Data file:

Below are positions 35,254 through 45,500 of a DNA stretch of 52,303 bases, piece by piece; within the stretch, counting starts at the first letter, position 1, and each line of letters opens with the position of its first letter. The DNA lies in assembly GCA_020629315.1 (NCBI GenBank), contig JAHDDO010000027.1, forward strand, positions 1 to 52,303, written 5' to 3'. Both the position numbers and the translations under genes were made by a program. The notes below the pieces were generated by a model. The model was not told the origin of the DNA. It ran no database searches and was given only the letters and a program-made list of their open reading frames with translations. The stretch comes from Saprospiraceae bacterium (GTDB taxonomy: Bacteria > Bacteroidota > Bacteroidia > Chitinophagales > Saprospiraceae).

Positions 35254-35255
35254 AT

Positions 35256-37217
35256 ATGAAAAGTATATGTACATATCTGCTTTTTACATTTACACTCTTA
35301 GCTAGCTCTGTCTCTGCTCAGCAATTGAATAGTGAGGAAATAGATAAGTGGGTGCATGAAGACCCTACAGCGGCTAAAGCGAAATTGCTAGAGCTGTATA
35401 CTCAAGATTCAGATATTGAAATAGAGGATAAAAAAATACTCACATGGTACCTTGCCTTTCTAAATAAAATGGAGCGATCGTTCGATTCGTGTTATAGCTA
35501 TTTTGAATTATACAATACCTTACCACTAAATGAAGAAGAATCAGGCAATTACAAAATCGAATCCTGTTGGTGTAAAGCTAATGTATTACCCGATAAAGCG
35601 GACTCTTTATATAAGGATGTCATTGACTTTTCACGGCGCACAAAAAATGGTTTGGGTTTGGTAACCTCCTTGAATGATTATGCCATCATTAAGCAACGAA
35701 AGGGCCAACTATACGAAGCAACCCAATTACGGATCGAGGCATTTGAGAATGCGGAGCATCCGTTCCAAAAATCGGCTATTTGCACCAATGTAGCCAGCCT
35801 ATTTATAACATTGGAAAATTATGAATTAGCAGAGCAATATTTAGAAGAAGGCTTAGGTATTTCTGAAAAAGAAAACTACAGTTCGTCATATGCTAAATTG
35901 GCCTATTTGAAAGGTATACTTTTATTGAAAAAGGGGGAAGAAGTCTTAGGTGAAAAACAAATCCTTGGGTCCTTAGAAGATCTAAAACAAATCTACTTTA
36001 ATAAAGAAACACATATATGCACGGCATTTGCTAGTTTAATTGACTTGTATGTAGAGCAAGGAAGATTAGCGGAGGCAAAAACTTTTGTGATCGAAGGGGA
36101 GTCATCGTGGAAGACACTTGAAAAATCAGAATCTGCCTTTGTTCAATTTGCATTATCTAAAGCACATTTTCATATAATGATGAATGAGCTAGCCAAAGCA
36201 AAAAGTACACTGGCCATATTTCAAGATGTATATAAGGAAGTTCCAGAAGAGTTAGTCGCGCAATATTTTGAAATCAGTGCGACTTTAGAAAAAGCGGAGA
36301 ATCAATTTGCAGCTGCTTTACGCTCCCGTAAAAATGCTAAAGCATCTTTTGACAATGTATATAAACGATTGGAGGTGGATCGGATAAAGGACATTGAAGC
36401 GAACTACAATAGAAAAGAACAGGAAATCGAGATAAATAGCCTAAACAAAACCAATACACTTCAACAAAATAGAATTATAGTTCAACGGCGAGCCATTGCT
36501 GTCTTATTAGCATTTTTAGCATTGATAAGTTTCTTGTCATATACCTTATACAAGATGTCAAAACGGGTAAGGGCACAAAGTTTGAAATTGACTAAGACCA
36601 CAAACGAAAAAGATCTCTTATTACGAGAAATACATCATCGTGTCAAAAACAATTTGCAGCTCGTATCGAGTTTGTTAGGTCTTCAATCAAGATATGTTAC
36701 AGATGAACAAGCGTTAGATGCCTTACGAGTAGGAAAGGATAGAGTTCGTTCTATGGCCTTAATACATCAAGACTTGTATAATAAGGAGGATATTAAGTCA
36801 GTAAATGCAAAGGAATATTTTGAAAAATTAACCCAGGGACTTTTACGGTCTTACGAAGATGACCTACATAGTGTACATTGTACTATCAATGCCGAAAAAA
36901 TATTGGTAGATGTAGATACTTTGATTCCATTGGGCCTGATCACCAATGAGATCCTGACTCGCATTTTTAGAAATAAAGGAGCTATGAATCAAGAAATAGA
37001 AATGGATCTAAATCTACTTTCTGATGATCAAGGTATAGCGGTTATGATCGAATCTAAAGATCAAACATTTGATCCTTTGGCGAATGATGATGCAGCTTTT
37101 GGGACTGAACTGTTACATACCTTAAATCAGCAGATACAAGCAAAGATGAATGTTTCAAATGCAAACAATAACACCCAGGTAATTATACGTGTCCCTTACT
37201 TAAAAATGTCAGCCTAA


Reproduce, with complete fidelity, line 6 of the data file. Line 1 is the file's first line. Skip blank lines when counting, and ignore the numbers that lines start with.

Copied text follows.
35301 GCTAGCTCTGTCTCTGCTCAGCAATTGAATAGTGAGGAAATAGATAAGTGGGTGCATGAAGACCCTACAGCGGCTAAAGCGAAATTGCTAGAGCTGTATA